Here's the preprint of our paper. Enjoy! 

Extracting Radial Velocities of A- and B-type Stars from Echelle Spectrograph Calibration Spectra
Juliette C. Becker, John Asher Johnson, Andrew Vanderburg, Timothy D. Morton


Monday, March 9, 2015

Now that's pretty shameful...

"If we can work out out how to climb into metal birds, slip the bonds of this Earth and soar through the air to visit these territories, we should be able to figure out how the 4 million people who live there can be adequately heard."

So why is it that US citizens in Puerto Rico and Guam can't vote?

Sunday, February 15, 2015

Dealing with Winter

Guest post by Erin



So many recent conversations with friends near and far have begun with some variation of these phrases: "How's your family dealing with the weather?" or "I bet you're really missing California/Hawaii right now?!?!?"

There's often a subtle look of disappointment when John or I report that it's not too bad.  Yes, there's too much snow and nowhere to put it. Yes, it's getting old that the kids have missed 6 days of school in the last month.  But then again, there's a strange comfort in our current inability to control what's falling from the sky and piling up on our streets and sidewalks.  EVERYWHERE!  And our kids are really helping us to make the best of it. This morning as I marveled at the accumulation, my little contrarian MJ informed me that "Mom, that's not really THAT much snow."

When asked what he thinks about all of the weather, OJ said, "You know, I like that we get all of the seasons.  If I want sunshine, I just wait until summer.  In winter, we get snow and it's so much fun to play in the snow, and we never got to do that in California"

Sunday, January 25, 2015

Excerpts and thoughts from MLK's Book


Among the books I'm reading lately is Martin Luther King Jr.'s Where Do We Go From Here, written in 1967, a year before he was assassinated. Reading his words as he wrote them, rather than the platitudes and selective quotes that have passed through the filter of American history, has been extremely enlightening. Reading this book has been at once encouraging (I'm not imagining all of this! I've figured out some things from first principles!) and discouraging (Jeez, all of this written in 1967 applies right now in 2015. Aww...dang.). 

Rather than put down fully formed thoughts on a book I'm only four chapters into, a week after MLK Day I'll take the opportunity to share some excerpts from the book that I've highlighted and pondered. Much of these quotes are from a radical activist who saw the need for reforming America from the roots on up. This is not the moderate, friendly, savior-type that we're taught about in school. MLK was a revolutionary who drew the full attention of the FBI because what he proposed was no salve. Rather, he proposed a complete remaking of a fundamentally broken country.

Wednesday, January 14, 2015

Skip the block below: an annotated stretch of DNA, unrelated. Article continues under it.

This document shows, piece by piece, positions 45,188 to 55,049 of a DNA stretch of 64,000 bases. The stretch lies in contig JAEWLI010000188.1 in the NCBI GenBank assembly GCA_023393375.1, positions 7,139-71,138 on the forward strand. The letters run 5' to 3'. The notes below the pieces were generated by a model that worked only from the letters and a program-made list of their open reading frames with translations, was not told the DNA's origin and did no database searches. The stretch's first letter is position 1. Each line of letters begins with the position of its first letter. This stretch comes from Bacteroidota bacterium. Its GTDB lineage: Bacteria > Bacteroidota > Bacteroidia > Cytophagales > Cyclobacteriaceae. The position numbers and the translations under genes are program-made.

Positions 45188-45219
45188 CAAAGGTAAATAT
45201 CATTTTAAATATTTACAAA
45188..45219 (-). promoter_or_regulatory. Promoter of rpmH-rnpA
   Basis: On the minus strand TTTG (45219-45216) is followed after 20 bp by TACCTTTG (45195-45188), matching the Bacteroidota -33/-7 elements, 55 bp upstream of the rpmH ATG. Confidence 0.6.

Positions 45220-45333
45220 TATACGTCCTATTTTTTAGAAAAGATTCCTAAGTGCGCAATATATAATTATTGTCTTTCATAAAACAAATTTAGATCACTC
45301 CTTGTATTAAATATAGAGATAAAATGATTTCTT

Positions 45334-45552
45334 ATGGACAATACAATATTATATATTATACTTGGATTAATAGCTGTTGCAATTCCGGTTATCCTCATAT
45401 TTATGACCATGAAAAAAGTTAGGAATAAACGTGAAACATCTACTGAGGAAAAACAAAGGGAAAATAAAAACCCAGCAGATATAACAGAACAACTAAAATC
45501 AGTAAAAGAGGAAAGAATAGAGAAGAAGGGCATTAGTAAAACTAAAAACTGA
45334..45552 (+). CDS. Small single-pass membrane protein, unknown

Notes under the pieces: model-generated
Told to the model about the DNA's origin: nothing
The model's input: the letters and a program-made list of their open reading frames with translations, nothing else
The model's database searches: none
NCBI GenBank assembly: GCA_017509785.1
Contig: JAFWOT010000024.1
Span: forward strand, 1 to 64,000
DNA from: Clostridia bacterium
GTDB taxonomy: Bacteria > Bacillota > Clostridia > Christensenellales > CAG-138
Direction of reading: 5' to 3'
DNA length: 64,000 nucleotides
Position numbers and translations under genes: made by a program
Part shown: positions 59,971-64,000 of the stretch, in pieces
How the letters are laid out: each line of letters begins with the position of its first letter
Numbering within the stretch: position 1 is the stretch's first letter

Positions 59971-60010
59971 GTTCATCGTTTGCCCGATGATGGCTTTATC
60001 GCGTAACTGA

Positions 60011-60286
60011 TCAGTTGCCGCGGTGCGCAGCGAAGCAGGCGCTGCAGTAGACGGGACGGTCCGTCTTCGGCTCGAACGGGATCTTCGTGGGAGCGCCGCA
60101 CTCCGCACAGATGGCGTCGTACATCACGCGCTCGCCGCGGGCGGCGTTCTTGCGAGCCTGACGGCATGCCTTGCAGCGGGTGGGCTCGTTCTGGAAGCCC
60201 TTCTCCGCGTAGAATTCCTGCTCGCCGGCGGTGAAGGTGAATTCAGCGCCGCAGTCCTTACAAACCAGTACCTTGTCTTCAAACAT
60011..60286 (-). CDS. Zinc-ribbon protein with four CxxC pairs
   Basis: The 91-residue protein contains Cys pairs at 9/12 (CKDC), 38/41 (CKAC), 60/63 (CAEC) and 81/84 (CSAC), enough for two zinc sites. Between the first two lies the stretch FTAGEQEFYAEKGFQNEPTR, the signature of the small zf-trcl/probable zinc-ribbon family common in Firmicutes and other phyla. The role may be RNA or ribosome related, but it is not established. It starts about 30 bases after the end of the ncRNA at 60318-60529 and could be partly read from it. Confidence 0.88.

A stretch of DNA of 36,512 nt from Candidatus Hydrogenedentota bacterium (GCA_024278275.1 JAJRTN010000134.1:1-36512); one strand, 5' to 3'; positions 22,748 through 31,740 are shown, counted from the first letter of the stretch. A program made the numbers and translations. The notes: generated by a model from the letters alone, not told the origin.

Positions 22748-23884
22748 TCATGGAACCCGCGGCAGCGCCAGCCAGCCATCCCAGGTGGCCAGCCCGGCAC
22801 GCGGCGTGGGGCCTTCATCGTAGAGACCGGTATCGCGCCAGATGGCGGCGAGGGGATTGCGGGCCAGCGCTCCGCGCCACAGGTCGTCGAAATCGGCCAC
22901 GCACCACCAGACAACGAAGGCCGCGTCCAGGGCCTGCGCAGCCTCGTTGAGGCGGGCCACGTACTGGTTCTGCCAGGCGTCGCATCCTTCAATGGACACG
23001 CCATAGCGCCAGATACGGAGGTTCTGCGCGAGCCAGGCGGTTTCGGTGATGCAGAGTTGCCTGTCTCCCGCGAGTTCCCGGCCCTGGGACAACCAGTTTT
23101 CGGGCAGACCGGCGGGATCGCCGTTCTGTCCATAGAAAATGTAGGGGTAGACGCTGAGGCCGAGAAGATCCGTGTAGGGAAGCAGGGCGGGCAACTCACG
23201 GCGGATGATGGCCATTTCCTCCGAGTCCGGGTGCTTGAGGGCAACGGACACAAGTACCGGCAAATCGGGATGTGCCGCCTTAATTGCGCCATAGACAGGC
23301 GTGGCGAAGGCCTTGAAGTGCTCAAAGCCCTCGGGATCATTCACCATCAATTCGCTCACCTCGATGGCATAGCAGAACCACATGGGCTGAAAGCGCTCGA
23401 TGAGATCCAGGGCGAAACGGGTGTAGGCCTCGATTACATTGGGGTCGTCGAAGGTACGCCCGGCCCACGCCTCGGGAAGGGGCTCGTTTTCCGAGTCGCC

Two paths diverged: Why the messages we send to students matter

Today's guest post is by Dr. Renée Hlozek, a Lyman Spitzer Postdoctoral Fellow at Princeton University. Renée hails from South Africa and came to the US via Oxford University in the UK where she earned her PhD (DPhil) in astrophysics as a Rhodes Scholar. She studies cosmology as a theorist working closely with data from large telescope collaborations. She's also an expert in astrostatistics, which is where our interests start to overlap. Renée was inspired to contribute a guest post following my recent missives on race and racism in astronomy from the perspective of a non-US citizen.

The end of the semester is always an emotional time for me. 

It's a time when you prepare your students to take their exams, and try to instill in them the confidence that they need to stay calm, focused and positive. If you are in any way involved in education, you know those last few classes are key to building students up to the final hurdle. It is particularly poignant to me, because I currently teach a class in one of the country's maximum security prisons.

When I first started teaching I was struck by just how much the class was like any other I have taught before; filled with camaraderie, frustration at algebra and the eureka moments when you get something just right. But there is one major difference between the students I teach inside and those I've taught outside of the Department of Corrections.

When I give positive feedback it often appears like the first positive feedback some of my students have ever received. Feedback on the achievement, skill, intelligence and ability of people I don't really know, but who I am connected to through mathematics.

You might be wondering why I chose to write a blog post about this?f

Friday, January 9, 2015

What can you do to counter racism? (part 1)

Here's an example of how you can use your privilege for good, rather than the societal default of racial injustice. Remember, there are no passive roles in structural racism. 


You can also use this video as a focal point for anti-racism discussions at your home or institution. Here's a helpful guide for how to do so.